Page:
Posted below are some early stage design options from Studio Number One (including different variations on similar themes). At this point in the process we need to start focusing on one for further refinement. Which one should that be? What stands out to you and why? Try to envision these on a website, t-shirt, poster, sticker, etc and let us know what you think by Friday, February 19. Any and all feedback is encouraged.

Thanks!

Creating an Identity for the Mozilla Developer Network

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“Firefox Goes Mobile” Winner Announced, Plus a New Design Challenge!

The results from the Mozilla Creative Collective’s “Firefox Goes Mobile” design challenge are in, and I’m happy to announce that the winner is “Pocketfox”, by Yaroslaff Chekunov. As the official emblem of the upcoming mobile version of Firefox, we’ll be using this image as an avatar on social networking sites, on mozilla.com, on t-shirts and more. It makes a great addition to our portfolio of Firefox imagery!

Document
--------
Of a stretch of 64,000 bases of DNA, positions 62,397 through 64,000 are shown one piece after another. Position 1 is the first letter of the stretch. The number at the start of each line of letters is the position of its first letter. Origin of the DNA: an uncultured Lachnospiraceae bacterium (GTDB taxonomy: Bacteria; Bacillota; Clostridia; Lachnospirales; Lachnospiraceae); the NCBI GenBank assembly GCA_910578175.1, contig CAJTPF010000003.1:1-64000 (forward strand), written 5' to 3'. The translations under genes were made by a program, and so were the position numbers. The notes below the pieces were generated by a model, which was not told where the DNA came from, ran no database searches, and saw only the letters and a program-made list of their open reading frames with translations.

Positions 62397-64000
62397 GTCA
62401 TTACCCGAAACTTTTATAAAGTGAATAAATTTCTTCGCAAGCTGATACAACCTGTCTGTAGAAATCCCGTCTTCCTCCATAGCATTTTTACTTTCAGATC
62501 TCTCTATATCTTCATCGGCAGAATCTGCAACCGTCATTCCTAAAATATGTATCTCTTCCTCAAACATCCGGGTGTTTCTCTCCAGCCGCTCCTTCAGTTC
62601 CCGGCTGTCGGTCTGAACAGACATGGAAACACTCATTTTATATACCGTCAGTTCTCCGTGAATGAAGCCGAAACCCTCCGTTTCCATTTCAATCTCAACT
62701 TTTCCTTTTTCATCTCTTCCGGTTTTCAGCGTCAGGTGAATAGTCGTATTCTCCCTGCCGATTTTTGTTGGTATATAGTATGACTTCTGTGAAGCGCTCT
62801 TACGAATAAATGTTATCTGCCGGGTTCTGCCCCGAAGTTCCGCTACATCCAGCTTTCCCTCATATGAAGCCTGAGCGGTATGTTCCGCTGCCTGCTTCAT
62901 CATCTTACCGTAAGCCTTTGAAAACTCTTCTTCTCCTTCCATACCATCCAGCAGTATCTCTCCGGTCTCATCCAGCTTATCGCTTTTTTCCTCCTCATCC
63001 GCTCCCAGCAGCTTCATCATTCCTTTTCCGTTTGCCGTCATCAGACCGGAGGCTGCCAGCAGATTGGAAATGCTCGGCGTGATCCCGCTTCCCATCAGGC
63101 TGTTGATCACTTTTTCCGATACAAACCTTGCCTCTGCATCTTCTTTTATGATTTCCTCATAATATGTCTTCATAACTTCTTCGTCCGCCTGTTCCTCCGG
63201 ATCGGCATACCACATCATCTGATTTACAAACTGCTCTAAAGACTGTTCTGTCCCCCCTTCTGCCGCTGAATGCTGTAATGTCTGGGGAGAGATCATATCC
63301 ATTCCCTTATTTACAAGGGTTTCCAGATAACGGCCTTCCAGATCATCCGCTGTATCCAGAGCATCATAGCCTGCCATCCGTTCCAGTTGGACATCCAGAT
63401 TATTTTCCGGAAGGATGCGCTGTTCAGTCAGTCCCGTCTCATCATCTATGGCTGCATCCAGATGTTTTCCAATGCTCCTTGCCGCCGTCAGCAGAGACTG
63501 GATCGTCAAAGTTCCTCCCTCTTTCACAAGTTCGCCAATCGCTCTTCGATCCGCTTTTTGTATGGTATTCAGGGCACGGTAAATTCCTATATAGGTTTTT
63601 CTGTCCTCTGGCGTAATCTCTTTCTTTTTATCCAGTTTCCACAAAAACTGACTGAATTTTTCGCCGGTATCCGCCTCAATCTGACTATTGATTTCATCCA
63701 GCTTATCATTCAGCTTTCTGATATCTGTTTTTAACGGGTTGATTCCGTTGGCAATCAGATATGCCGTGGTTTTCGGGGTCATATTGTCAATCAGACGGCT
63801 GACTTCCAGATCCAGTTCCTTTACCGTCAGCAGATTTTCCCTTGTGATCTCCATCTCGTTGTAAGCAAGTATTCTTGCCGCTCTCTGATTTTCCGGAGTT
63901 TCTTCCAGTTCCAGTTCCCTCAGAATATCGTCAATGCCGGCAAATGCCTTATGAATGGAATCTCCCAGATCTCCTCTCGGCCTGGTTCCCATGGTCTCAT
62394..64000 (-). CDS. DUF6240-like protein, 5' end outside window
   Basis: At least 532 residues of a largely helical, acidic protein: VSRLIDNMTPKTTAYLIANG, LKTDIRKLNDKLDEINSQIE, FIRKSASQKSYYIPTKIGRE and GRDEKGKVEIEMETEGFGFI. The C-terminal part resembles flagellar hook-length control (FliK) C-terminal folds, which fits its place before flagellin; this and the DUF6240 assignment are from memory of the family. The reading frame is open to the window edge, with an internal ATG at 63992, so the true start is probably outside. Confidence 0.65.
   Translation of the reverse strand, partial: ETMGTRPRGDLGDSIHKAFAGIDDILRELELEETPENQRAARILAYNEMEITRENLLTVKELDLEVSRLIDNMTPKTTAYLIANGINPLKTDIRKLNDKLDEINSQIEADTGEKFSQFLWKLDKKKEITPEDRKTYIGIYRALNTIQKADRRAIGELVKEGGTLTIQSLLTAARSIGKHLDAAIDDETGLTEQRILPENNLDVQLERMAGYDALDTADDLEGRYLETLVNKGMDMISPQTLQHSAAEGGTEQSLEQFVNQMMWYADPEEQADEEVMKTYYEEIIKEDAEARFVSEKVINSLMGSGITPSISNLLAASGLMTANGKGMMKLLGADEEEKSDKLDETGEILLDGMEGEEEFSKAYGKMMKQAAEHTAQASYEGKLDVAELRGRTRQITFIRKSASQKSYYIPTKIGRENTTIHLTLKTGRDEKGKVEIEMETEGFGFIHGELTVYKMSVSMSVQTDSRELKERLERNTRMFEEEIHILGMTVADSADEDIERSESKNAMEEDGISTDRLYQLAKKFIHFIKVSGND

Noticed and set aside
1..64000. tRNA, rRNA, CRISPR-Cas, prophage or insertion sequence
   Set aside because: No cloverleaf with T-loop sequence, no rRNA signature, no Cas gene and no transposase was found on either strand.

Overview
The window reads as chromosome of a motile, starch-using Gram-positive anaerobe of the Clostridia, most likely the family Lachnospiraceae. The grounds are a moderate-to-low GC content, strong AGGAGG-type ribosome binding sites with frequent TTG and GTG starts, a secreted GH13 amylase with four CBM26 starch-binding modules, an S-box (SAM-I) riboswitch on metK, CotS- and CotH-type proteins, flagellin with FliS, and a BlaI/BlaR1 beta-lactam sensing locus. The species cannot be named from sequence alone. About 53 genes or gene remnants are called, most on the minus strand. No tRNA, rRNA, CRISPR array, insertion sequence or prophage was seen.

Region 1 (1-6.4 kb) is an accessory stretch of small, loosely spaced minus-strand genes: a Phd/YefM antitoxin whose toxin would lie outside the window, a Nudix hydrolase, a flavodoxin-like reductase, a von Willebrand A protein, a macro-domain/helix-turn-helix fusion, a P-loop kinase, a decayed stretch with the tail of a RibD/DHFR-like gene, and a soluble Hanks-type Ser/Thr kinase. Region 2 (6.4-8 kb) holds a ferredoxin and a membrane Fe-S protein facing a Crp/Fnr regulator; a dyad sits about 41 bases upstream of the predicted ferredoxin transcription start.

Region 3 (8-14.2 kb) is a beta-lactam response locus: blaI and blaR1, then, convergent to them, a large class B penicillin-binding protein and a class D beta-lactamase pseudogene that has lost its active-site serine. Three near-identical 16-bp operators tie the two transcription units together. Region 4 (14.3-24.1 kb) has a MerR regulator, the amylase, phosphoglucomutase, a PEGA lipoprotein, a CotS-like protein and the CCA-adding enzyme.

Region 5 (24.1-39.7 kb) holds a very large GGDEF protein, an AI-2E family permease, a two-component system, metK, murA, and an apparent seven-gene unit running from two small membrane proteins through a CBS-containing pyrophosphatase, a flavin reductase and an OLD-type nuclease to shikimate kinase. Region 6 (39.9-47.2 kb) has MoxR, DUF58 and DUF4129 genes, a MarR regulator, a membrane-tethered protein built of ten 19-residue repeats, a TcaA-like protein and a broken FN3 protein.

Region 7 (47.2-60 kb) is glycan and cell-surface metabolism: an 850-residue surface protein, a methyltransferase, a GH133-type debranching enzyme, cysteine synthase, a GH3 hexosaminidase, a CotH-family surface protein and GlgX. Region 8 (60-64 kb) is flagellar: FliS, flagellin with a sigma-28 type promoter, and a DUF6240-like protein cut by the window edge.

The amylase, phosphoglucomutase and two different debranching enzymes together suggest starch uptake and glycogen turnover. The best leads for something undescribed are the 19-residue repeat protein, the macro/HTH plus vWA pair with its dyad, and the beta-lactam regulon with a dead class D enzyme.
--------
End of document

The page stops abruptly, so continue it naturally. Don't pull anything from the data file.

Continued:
Yaroslaff, who is based in Krasnodar, Russia, cites as his design inspiration, “the Firefox itself, your approach to the web-site execution, and of course my wife who always brings up new ideas.” Be sure to check out his other Mozilla work as well as his general portfolio.

The four runners-up in the challenge were Mauro Henrique de Bulhões Fidelix’s “Hot Navigation”, Emmanuel John Y. Villar’s “One Mask One Family One World”, Joyce Schellekens’ “Firefox All Around the World” and Eric Yeoung’s “MobiFox”. Interestingly, these designers all hail from different countries (Brazil, the Philippines, the Netherlands and Indonesia), which speaks to the incredible diversity of our community. Many thanks to them, and to everyone else who participated, for sharing their time and talents with Mozilla.